Do You Really Need Supplements When Working Out?

The most important factor in deciding your level of health and fitness is irrefutably your body’s nutritional intake.

And whether your ultimate goal is weight loss or muscle gain or strength gain, what you have to eat and drink as part of your everyday diet can have an even greater impact on your goals than any workout.

But, it’s certainly worth noting that these nutrients do not have to come in the form of supplements. It is very easy to consume more protein by changing your diet and what you eat, without ever having to take a pill or ever make a whey protein shake or some other concoction with protein powder.

Do you really need supplements when working out

Supplements are what they say they are - their job is to supplement your health and fitness nutrition plan and not to replace it altogether.

Later on, we’ll be discussing whether or not exercise supplements really work, and we’ll give you a spoiler alert now, because it’s relevant…

Noticeable fitness improvement through the use of workout supplements only appears to be significant for professional elite athletes.

In which case, unless you are a professional athlete, then our advice to you is to focus first of all on your nutrition plan, as this will have a greater impact on your fitness than a mere supplement.

Though by all means there’s no harm in taking an FDA approved workout supplement in combination with your nutrition plan if you so wish.

Are fitness supplements good for you?

With such a wide array of fitness supplements on the market, and with them being so effectively marketed, often with claims of being backed up by science, you may well succumb to the idea that supplements are the answer to improving your fitness...

However, despite all of this, there are also experts out there who argue that some supplements are potentially dangerous if not used sensibly and with due care and caution.

According to the UK’s National Health Service, even legally available protein powders can be damaging to health if used incorrectly. They say that there’s evidence that “in the long term, consuming too much protein can lead to an increased risk of osteoporosis and can also worsen existing kidney problems”.

According to your RDA, you should eat 0.8 grams of protein per kilogram of your total body weight.

For professional athletes however, according to the Academy of Nutrition and Dietetics, and the Dietitians of Canada, and the American College of Sports Medicine, 1.2 to 2.0 grams of protein per kilogram of body weight per day is recommended, depending on the training regime or sport.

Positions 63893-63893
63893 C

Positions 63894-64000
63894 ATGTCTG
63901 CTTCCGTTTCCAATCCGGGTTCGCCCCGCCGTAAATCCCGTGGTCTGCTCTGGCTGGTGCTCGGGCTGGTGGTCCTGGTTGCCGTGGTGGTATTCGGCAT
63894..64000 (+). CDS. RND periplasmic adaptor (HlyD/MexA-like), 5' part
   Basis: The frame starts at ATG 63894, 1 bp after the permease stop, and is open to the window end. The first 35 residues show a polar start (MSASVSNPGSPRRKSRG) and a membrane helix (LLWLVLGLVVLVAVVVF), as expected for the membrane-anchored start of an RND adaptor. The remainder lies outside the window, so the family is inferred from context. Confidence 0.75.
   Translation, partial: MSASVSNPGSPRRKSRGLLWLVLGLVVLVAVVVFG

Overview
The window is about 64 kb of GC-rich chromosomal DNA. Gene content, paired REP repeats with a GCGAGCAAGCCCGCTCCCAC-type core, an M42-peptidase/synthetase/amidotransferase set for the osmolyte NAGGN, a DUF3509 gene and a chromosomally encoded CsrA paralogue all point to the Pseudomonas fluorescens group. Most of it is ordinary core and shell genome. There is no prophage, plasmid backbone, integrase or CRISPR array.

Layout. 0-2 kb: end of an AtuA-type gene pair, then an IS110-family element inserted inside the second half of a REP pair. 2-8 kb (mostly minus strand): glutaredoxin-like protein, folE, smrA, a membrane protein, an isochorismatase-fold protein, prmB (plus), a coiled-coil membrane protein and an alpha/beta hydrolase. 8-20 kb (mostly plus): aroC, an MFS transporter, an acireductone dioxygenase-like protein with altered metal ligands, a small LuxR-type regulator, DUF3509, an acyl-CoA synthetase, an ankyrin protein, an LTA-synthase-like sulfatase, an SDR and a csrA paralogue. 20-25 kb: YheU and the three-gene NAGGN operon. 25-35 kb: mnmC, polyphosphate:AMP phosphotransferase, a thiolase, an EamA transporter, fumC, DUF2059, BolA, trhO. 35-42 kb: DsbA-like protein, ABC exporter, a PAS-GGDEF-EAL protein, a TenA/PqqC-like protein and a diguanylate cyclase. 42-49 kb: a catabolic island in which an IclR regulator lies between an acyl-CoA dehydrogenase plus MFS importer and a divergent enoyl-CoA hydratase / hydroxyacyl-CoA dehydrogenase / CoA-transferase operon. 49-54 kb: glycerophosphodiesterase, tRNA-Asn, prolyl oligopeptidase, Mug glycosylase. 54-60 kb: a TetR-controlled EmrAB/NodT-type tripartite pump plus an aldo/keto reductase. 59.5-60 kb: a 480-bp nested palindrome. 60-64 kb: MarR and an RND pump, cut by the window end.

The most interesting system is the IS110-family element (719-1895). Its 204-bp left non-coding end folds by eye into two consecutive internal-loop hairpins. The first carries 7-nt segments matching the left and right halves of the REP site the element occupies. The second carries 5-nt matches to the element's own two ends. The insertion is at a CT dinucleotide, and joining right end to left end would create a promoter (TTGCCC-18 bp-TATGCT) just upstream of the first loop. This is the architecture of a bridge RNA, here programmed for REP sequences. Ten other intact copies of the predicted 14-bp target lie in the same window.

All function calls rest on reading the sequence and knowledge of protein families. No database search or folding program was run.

If you are not deterred by claims that fitness supplements can be harmful to your body, and you have decided that you want to take such supplements, then our advice to you is that you seek out supplements that are FDA approved. 

And it’s important to note at this point that dietary supplements do not require FDA approval in order to be sold. So this means that you have to be watchful and do your homework before you buy your fitness supplements.

Do exercise supplements really work?

Despite how heavily many exercise supplements are marketed on the net and on TV and in social media, there is still much debate on whether they have any real or worthwhile impact.

Sure, there’s a lot of well known science thrown about with regards to what these supplements can actually do once they’re in your body, but as to whether they will make a noticeable difference to your energy levels or your overall muscle mass, that’s another thing entirely.

The truth of the matter is that some types of exercise supplements are far more effective at what they do than others. The best players in the game are whey protein, creatine, and branched chain amino acids (BCAAs).

But some of these supplements, such as BCAAs aren’t particularly effective when taken alone, and are best taken as part of a broader pre- or post- workout regime, combined with other helpful exercise supplement ingredients.

But perhaps more significantly, the positive benefits of exercise supplements are more clearly seen to be effective in those that are professional elite athletes according to Dr. Thunder Jalili of the University of Utah Department of Nutrition and Integrative Physiology.